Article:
- PublicationPrevalence and correlates of psychotic like experiences in a nationally representative community sample of adolescents in IrelandAdolescent psychotic like experiences (PLEs) are an important area of research, yet only a small number of community surveys have investigated their psychosocial correlates. This study presents the prevalence and correlates of three types of PLEs in a nationally representative community sample of 12–19 year olds in Ireland (N = 5910). Correlates are considered across five domains: demographic, stressful life experiences, emotional/behavioral problems, substance use, and personal resources. Auditory hallucinations were reported by 13.7% of participants, 10.4% reported visual hallucinations and 13.1% reported paranoid thoughts. Participants who had experienced two of the three PLEs were assigned “risk” status (10.4%; n = 616). Using binary logistic regression, PLEs were associated with a range of correlates across the five domains. Key correlates of risk status include depression (OR 4.07; 95% CI 3.39–4.88), low self-esteem (OR 4.03 95% CI 3.34–4.86), low optimism (OR 3.56; 95% CI 2.96–4.28), school misconduct (OR 3.10 95%; CI 2.56–3.75), and high avoidance coping (OR 2.86 95% CI 2.34–3.49). These associations remained significant in a multivariate analysis. While correlates for each of the three PLEs were similar, there were some nuances in these patterns. Notably, demographic and substance use variables were the weakest groups of correlates. Personal resources (e.g. self-esteem, optimism and coping) have been poorly studied in the adolescent PLE literature and these findings provide important insights for future research and intervention design.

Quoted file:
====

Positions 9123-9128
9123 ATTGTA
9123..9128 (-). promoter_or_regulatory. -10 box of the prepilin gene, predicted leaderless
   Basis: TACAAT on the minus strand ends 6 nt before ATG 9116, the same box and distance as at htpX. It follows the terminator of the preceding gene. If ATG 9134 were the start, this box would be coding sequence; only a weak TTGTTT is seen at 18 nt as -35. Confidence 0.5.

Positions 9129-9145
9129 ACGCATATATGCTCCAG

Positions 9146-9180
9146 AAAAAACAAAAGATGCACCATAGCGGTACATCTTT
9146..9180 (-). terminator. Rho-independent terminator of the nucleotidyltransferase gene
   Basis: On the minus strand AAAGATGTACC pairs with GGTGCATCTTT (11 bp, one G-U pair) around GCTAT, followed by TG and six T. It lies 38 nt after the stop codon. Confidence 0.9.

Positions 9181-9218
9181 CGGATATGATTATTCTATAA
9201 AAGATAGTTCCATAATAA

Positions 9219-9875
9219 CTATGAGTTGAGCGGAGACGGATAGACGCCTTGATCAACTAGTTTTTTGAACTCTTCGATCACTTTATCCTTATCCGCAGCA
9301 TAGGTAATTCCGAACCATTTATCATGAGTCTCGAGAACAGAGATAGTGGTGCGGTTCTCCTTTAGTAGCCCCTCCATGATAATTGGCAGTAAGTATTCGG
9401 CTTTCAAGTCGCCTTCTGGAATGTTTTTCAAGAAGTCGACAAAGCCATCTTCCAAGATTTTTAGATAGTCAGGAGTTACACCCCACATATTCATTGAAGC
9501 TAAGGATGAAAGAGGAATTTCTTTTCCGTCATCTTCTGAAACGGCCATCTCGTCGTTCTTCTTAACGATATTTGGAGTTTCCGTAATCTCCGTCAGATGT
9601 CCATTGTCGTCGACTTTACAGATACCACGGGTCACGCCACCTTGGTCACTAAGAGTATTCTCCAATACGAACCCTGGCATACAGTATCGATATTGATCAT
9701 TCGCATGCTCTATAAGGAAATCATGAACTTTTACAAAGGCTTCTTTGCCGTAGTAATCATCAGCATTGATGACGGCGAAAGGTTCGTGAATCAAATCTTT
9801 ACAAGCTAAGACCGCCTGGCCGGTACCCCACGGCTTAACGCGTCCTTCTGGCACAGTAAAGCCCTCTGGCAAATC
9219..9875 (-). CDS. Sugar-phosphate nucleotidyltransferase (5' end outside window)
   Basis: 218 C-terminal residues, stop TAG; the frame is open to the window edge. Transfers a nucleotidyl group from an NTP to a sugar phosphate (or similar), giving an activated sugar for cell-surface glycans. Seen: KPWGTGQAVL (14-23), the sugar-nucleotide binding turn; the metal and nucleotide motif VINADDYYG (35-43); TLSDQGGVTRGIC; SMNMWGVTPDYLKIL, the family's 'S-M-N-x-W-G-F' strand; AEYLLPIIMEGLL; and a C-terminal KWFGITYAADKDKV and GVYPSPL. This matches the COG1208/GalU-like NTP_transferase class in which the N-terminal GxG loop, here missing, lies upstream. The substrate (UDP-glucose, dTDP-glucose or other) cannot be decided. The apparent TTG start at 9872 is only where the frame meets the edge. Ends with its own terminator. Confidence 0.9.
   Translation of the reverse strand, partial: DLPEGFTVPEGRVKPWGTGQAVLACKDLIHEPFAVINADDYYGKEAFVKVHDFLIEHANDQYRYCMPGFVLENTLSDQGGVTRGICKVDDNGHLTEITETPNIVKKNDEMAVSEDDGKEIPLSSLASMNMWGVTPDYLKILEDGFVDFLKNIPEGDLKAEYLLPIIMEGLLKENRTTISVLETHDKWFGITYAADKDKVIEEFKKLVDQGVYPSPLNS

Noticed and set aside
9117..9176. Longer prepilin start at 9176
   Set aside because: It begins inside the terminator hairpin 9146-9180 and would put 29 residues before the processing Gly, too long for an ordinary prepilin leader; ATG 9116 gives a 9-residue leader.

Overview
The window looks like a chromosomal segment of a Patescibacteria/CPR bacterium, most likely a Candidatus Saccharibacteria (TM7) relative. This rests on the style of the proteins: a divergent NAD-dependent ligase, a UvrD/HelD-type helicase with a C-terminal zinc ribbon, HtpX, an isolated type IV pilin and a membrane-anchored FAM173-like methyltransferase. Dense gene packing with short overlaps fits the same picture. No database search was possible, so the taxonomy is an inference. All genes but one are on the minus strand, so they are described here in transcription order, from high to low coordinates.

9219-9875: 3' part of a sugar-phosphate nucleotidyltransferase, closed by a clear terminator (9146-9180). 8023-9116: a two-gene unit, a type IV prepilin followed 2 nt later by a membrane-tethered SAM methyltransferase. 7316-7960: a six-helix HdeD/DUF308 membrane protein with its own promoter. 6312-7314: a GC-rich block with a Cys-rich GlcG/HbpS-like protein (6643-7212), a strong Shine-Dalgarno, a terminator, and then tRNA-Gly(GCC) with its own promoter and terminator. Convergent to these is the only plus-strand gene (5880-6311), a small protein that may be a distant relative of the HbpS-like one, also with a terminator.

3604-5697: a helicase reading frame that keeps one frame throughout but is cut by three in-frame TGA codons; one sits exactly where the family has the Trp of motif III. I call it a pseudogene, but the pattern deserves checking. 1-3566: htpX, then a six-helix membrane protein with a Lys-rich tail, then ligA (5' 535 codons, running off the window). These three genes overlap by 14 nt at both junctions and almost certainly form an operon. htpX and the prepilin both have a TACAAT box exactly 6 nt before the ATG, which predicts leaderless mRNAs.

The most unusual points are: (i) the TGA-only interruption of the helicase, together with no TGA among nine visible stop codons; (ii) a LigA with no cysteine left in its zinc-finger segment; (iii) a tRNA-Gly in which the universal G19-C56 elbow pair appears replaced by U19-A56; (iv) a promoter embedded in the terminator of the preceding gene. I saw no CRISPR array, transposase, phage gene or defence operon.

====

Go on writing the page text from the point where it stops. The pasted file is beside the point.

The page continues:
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- PublicationMy World Survey : National Study of Youth Mental Health in Ireland